The approach of the 25th anniversary of the murders of Nicole Brown Simpson and Ron Goldman brought renewed attention in O.J. Simpson and the “Trial of the Century” that produced his acquittal and frayed the country along racial lines.
Two weeks before the June 12 anniversary, special correspondent Linda Deutsch was summoned from retirement to try to coax an interview from the fallen football star. She doubted he would talk since he hadn’t submitted to an interview since being released from a Nevada prison in 2017 after serving nine years for robbery and kidnapping.
But if anybody could get Simpson to talk, it’s Deutsch. She was the only reporter he called after his acquittal in 1995 – he thanked her for fair coverage of the trial – and she spoke with him off and on over the years, though he never responded to Deutsch’s requests while he was imprisoned.
Last year, while visiting Las Vegas where Simpson now lives, Deutsch saw him and asked for a post-prison interview. He turned her down. But Deutsch tried again, this time by phone. The conversation began with him complaining that members of the media were hounding him and his family and that he didn't want to talk. Deutsch reminded him that if he spoke to her, it would be all he would have to say because AP’s story would reach all media.
Simpson relented, and while he wouldn’t discuss the crime or anything else in the past, he provided a glimpse into a life now very much outside the public eye.
He said he and his children are living in “a no-negative zone” and only focusing on positive things. He loves living in Las Vegas, plays golf almost every day, has two new knees and gets endless requests for selfies when he goes out. All-in-all, he said, “life is fine,” a quote that stung any who believed he got away with murder.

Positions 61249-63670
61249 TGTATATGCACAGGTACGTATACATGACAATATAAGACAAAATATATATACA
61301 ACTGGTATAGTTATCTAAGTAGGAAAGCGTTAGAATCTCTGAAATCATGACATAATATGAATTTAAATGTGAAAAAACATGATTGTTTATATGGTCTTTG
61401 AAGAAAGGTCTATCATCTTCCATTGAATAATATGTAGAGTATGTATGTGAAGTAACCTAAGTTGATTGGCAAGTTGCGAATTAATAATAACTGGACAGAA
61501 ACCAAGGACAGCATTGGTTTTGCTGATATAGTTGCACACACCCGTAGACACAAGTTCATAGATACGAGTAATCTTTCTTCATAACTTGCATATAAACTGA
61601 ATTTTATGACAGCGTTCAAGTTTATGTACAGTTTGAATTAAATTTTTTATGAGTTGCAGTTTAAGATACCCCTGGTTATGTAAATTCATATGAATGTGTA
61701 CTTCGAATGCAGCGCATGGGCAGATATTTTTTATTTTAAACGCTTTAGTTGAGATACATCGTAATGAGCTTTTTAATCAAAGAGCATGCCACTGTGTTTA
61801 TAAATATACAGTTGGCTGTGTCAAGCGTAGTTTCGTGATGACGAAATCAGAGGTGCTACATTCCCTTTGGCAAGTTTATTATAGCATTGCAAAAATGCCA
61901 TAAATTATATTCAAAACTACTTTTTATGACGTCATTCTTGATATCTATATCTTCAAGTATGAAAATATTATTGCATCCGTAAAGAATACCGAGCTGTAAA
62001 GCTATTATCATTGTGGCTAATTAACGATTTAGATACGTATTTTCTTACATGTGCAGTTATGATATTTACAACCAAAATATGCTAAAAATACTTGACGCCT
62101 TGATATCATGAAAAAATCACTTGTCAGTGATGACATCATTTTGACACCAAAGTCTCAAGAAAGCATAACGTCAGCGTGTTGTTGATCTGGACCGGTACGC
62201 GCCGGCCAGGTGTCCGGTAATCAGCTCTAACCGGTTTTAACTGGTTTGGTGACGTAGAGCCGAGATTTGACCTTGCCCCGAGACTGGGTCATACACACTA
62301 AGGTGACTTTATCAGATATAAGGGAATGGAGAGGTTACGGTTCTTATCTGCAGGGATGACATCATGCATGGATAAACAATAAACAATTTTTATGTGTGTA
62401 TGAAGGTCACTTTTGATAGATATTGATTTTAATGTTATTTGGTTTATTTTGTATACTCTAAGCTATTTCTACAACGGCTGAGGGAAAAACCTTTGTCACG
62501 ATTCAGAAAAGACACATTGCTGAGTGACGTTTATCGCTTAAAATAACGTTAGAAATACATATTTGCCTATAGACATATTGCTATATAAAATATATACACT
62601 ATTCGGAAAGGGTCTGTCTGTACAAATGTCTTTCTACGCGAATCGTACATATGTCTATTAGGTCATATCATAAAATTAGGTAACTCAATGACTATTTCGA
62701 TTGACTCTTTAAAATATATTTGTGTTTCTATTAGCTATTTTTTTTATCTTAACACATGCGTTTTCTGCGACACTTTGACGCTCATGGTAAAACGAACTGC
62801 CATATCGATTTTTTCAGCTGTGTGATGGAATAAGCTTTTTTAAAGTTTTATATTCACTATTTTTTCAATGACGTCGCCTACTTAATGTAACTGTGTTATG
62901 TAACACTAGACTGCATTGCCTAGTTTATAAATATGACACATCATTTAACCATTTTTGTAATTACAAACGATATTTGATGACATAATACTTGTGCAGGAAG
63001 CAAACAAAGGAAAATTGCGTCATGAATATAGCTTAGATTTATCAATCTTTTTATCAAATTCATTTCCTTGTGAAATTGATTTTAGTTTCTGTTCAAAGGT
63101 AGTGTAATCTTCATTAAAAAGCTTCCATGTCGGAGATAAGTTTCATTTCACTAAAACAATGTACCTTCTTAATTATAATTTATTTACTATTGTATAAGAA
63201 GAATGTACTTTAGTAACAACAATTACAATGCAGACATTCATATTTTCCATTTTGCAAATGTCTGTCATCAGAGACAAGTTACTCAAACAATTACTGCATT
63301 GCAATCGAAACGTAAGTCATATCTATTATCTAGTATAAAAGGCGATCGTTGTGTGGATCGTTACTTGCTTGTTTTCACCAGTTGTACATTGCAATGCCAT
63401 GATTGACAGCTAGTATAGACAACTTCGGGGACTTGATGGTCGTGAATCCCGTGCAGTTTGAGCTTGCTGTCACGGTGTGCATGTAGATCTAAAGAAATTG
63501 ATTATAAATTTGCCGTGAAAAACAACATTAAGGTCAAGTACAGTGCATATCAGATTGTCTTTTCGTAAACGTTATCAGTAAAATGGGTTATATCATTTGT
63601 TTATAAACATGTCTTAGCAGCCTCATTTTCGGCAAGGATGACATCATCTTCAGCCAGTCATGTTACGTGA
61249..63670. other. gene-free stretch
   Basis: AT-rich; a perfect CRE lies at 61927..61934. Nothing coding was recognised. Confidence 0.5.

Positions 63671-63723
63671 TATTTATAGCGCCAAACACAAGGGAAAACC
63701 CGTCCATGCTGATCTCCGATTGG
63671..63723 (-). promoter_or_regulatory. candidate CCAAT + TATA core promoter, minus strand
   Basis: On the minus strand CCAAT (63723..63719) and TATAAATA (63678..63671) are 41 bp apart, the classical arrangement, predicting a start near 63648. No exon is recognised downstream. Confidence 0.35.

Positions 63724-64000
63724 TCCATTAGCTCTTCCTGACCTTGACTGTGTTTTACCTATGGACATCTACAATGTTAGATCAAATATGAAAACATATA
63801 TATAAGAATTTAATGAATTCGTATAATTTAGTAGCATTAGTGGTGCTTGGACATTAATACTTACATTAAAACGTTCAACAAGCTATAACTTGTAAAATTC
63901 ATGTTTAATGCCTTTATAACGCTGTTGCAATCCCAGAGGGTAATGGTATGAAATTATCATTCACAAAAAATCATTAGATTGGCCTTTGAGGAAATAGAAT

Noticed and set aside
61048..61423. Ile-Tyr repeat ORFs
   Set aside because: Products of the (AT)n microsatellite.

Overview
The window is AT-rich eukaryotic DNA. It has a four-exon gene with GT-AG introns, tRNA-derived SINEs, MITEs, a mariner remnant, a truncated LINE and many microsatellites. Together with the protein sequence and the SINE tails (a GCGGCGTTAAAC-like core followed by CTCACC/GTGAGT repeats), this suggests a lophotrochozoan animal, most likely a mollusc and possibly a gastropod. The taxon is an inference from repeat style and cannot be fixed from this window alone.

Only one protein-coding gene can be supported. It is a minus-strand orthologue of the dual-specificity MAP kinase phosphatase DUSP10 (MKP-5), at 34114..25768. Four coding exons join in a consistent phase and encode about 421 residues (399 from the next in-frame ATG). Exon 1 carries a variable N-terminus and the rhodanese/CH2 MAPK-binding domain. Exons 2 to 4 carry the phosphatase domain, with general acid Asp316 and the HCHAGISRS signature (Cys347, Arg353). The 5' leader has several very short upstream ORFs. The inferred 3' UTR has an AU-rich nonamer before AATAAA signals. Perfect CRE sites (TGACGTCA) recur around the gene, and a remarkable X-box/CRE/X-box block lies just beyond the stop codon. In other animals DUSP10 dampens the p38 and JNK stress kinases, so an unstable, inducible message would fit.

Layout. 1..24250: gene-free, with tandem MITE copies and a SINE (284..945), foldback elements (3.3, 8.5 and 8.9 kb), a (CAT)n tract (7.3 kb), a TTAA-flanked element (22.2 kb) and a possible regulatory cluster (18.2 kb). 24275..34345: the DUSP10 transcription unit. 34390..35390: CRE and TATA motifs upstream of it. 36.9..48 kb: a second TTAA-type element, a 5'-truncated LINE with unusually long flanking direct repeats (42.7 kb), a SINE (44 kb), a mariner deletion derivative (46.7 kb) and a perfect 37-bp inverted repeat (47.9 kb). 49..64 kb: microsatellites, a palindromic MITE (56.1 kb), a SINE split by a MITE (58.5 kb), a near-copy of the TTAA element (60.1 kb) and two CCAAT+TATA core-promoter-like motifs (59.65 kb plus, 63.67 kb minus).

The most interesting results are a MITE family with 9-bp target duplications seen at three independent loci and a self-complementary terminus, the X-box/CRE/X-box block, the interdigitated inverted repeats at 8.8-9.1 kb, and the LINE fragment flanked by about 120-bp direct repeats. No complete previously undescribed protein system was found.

Among those upset was Kim Goldman, Ron’s sister, who was interviewed by Los Angeles reporter John Rogers. “Yeah, I hear he’s living the life of Riley out there in Las Vegas, being treated like a king,” Goldman said sarcastically.
After a protracted back-and-forth, and help from Los Angeles photo editor Reed Saxon, Deutsch also obtained two exclusive photos of Simpson at his home. They showed him looking happy and more youthful than when the public last saw him in prison garb. They were part of a gallery assembled by Saxon. Deutsch also sat for an on-camera interview that was the underpinning for a video piece by Los Angeles video journalist Krysta Fauria.
Deutsch’s story was the centerpiece of a package that included Rogers’ story about Kim Goldman’s life since her brother’s murder, a where-are-they-now glance on the key players in the Simpson case – also by Rogers – and a story by Philadelphia law enforcement reporter Maryclaire Dale about the impact of the Simpson case in raising awareness of domestic violence.
Deutsch’s interview story was the day’s top-read AP story online with strong engagement. She was also sought for interviews by many media outlets, including KABC in Los Angeles and NBC’s “Today” show, which did its own piece that included AP’s exclusive photos of Simpson.
For a timely, exclusive interview with a man who remains the focus of intense public interest, Linda Deutsch receives AP’s Best of the States award.